Afrofuturism was the topic of V. Sheree Williams’ first takeover of the Specialty Food Association’s Instagram live stream, earlier this month. Williams is the founder of The Global Food and Drink Initiative, editor-in-chief of Cuisine Noir magazine, and member of SFA’s Trendspotter Panel. She has been at the forefront of giving visibility and recognition to Black professionals across all facets of the food industry.
“Afrofuturism means acknowledging and honoring the past of our African ancestors while reclaiming and changing narratives that have been wrongfully provided about us by others as people of African descent and intersecting our narratives about culture, food, history, politics, etc. as we move into the future,” Williams told SFA News Daily. “It’s about how we see the future through various lenses: culinary, politics, tech, and more.”
In honor of Black History month, Williams hosted a discussion with key members and founders of Eat the Culture on February 15. ETC is known as a community and safe space for Black culinary professionals. Its mission is to provide resources to help its members’ businesses thrive as well as boost representation of the African Diaspora heritage in food media. Participants included:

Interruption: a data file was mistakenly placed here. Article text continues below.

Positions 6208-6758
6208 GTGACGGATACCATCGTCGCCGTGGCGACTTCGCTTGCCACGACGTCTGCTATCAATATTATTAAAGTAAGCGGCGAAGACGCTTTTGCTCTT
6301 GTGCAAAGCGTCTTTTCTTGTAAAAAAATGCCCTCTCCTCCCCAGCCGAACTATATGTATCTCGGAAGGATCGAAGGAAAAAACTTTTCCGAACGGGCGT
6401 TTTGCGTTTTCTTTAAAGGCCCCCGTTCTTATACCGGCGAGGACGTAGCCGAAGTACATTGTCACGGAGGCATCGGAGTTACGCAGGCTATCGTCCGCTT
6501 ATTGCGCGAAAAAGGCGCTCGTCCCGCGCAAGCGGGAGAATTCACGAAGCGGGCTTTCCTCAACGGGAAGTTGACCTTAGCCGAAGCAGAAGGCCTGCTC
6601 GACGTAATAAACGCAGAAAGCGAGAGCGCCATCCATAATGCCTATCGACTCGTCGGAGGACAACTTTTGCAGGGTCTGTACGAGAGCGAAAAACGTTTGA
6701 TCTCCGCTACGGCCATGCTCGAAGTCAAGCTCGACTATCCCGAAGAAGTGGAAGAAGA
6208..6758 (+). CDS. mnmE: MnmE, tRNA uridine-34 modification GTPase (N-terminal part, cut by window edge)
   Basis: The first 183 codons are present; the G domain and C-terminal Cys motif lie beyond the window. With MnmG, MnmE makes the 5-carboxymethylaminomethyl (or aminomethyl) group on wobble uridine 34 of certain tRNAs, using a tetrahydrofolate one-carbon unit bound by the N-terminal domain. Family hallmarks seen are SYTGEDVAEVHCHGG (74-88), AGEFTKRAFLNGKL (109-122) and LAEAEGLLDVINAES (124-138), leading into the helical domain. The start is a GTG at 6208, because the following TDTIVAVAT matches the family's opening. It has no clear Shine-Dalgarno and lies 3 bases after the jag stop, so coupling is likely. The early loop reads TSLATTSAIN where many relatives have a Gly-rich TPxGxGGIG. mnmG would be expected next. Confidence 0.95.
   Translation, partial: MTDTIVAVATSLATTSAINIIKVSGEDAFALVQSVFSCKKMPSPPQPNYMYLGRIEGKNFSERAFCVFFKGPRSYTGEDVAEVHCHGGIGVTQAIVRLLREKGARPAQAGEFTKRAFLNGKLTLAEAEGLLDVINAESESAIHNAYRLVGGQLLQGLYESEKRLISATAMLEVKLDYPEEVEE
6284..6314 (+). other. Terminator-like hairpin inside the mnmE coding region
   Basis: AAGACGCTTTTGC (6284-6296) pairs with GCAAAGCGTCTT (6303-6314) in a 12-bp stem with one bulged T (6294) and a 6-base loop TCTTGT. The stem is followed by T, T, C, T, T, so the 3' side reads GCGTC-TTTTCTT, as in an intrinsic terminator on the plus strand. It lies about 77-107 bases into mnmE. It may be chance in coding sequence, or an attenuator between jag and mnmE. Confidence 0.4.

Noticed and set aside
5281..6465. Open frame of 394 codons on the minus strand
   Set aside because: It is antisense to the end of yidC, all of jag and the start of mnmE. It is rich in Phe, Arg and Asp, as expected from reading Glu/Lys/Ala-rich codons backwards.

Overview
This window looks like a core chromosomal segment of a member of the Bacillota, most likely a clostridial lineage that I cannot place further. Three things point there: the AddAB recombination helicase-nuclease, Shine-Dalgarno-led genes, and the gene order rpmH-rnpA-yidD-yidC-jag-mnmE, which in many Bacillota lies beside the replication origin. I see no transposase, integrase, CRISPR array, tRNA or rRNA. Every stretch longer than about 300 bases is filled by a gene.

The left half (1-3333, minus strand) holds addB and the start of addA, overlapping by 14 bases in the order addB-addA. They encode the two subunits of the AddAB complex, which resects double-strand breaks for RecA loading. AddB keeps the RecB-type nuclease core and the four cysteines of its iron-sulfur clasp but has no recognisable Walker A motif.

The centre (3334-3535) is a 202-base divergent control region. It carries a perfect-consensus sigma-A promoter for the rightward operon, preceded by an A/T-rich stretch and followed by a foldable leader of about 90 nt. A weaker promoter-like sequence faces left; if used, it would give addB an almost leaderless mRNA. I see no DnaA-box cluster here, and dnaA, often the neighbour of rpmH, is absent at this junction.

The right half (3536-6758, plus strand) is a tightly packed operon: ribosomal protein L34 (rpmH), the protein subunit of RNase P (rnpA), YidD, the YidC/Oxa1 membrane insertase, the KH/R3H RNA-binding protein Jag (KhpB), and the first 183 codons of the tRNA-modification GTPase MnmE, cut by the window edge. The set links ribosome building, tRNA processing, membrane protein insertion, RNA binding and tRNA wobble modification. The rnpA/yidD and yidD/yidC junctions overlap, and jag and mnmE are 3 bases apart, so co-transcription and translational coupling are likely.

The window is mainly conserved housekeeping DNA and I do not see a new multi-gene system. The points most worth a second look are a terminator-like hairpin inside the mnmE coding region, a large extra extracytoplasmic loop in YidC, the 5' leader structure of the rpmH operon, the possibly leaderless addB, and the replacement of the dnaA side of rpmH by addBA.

- Geo Banks-Weston, creator of the food blog Geo’s Table
- Jazzmine Woodard, travel, lifestyle, food, and creator of the blog Dash of Jazz
- Britney Brown Chamberlain, food photographer and creator of Britney Breaks Bread
They took part in a Virtual Potluck featuring Banks-Weston’s Brown Stew Pineapple Chicken with Roasted Groundnuts, Woodard’s Warm Brewed Zobo Drink, and Chamberlain’s Chocolate Caramel Tart with Candied Peanuts.
Their discussion took a deep dive into Afrofuturism’s progress in the culinary world, with each describing the dishes they prepared. They emphasized that while everyone in the Black Diaspora does not share the same history, we can share and celebrate common elements and transform them into our cuisine together.
The takeover was the first of many by Williams that will take place throughout the year as part of her partnership with SFA.
“I see future IG takeovers as a way to continue amplifying Black voices in the food industry. Future plans include introducing more key players in this industry who are changing the face of it as well as how marketplace shelves look,” Williams said.
Image: James Knox